American Economist Calls for More Domestic Investments
An American economist, Dr. Peter M. Lewis has called for credible commitment on the part of the government to implement policies and deliver on its promises to propel Ghana’s economic growth.
He said although the country had good macro-economic policies, the most important issue was not the policy regime but how to improve the institutional regime to ensure growth.
He urged the government to encourage more domestic investment, arguing that foreign investment was only an adjunct to economic growth.
Dr. Lewis, an associate professor at the School of American University, USA, was leading a discussion on the topic, “Will Ghana Become a Middle Income Country? Politics of Growth”.
It was organized by the Ghana Center for Democratic Development (CDD-Ghana) in Accra on Thursday.
Dr. Lewis said the county had a good policy regime but, contrary to expectation, a slow economic growth, a situation he described as the Ghanaian paradox”.
The country’s economic growth rate for last year was 5.2 per cent of GDP, according to the 2004 Budget Statement and Economic Policy, which has also targeted the same growth rate for this year. Economists, and, indeed, the Millennium Development Goals, have prescribed a necessary eight percent growth rate to propel the country to the desired middle income bracket.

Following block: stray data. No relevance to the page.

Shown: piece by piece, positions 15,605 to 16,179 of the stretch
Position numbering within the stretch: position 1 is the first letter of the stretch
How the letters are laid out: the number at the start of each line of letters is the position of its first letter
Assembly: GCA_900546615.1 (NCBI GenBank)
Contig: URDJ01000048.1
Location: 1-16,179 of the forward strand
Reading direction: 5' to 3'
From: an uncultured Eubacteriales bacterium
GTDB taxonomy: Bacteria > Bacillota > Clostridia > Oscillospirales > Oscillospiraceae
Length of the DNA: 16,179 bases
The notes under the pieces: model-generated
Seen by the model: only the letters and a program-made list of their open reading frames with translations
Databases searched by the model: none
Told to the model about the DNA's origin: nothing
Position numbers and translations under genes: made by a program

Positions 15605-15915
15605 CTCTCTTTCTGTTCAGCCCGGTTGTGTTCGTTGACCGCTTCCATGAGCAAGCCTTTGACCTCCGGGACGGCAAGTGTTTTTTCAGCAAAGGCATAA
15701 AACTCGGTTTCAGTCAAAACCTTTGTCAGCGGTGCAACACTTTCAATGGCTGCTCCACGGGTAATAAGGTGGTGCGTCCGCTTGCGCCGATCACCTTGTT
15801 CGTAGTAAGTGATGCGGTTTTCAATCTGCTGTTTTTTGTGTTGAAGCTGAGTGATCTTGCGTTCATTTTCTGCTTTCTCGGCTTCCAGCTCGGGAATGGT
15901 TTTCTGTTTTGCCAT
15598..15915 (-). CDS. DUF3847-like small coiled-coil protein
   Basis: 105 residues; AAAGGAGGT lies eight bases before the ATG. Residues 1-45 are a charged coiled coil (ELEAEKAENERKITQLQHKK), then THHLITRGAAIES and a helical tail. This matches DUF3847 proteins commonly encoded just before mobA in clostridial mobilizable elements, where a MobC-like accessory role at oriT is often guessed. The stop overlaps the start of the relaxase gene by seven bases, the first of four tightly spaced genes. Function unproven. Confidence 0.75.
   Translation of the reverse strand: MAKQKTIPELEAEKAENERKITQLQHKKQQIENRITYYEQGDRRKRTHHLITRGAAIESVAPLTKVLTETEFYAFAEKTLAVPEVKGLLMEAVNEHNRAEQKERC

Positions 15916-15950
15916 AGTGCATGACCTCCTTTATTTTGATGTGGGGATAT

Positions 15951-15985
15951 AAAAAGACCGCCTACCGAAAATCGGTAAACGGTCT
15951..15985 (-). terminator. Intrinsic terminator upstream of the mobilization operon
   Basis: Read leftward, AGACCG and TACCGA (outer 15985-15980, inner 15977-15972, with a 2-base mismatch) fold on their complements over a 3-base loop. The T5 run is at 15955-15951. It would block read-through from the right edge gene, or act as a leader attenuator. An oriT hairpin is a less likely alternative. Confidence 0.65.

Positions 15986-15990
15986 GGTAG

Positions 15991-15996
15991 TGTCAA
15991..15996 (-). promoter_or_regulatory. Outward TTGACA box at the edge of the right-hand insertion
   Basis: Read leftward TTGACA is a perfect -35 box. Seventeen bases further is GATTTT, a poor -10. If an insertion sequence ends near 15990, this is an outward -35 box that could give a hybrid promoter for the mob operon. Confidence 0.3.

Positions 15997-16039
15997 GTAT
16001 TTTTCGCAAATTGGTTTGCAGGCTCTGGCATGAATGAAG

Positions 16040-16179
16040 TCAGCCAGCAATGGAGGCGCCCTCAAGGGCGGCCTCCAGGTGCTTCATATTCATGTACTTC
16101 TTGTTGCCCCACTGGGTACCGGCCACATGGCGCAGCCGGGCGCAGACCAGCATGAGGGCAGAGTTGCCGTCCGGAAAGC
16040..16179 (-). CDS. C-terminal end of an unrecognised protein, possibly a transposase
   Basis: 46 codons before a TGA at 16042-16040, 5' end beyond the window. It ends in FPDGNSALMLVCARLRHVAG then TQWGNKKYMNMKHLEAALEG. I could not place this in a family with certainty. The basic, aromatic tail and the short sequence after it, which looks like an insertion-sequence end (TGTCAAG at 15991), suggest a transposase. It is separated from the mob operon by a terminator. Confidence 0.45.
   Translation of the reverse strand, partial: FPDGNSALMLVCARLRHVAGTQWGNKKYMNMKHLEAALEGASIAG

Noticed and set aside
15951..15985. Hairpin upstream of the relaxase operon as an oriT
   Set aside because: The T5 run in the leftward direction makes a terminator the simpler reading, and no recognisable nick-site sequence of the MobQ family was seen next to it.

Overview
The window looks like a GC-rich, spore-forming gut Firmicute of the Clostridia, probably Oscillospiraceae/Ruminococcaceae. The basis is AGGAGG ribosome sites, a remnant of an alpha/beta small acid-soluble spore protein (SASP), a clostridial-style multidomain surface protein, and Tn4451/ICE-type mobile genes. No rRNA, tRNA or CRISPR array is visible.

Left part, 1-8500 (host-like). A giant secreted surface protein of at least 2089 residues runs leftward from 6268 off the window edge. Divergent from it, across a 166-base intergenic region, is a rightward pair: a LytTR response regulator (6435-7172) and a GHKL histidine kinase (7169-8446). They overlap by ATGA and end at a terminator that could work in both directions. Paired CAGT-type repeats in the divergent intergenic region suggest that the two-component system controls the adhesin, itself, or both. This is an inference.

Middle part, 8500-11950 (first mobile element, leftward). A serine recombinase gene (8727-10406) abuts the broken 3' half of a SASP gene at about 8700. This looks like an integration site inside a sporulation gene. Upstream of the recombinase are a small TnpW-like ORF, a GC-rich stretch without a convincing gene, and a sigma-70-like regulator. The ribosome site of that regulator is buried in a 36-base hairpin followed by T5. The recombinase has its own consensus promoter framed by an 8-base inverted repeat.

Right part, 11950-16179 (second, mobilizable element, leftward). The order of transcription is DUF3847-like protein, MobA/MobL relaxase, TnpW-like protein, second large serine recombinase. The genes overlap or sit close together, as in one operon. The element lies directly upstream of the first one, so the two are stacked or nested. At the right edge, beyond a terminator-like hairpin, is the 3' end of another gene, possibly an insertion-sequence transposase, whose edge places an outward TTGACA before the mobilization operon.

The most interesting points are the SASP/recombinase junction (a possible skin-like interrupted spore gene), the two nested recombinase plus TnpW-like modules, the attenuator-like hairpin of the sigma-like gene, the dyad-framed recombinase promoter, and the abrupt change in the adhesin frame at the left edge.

Dr. Lewis observed that although Ghana’s policy regime had been carefully thought over, there was lack of political commitment to execute the set targets.
Lack of such political commitment, he said, discouraged local and foreign direct investments, adding that lack of capital formation was also responsible for the low investment rate in the country.
Dr. Lewis further identified low transaction cost and predictability of the economy as very critical for long-term investment and pointed out that individuals and institutions would not invest if they were afraid of expropriation.
He said the difficulty in capital mobility, through the use of credit cards and travellers’ cheques, was a major impediment tot investment promotion.
Dr. Lewis advised the government to invest more in agriculture and agro industries, as well as provide extension services for farmers.
On corruption, the American economist said the canker was not incompatible with growth and development, arguing that what was necessary was for people to perform and deliver on expectations.
He said there was corruption everywhere and alluded to the fact that the government’s zero tolerance for corruption had not been able to eliminate the canker.
An economic consultant, Professor Cletus Dordunoo, held a different view on corruption as expressed by Dr. Lewis.
In his opinion, corruption was the result of lack of accountability, stressing that that must not be tolerated.
Professor Dordunoo said economic policies in the country had failed because of poor implementation and pointed out that policies were not just about objectives but implementation.
The Associate Director of CDD-Ghana, Dr. Baffour Agyeman-Duah, said it was important to make education purposeful to address the needs of the country. He, therefore, called on the universities to respond tot the challenge.
He said the country’s education and development were running in parallel lines and they needed to be addressed.
Source: Daily Graphic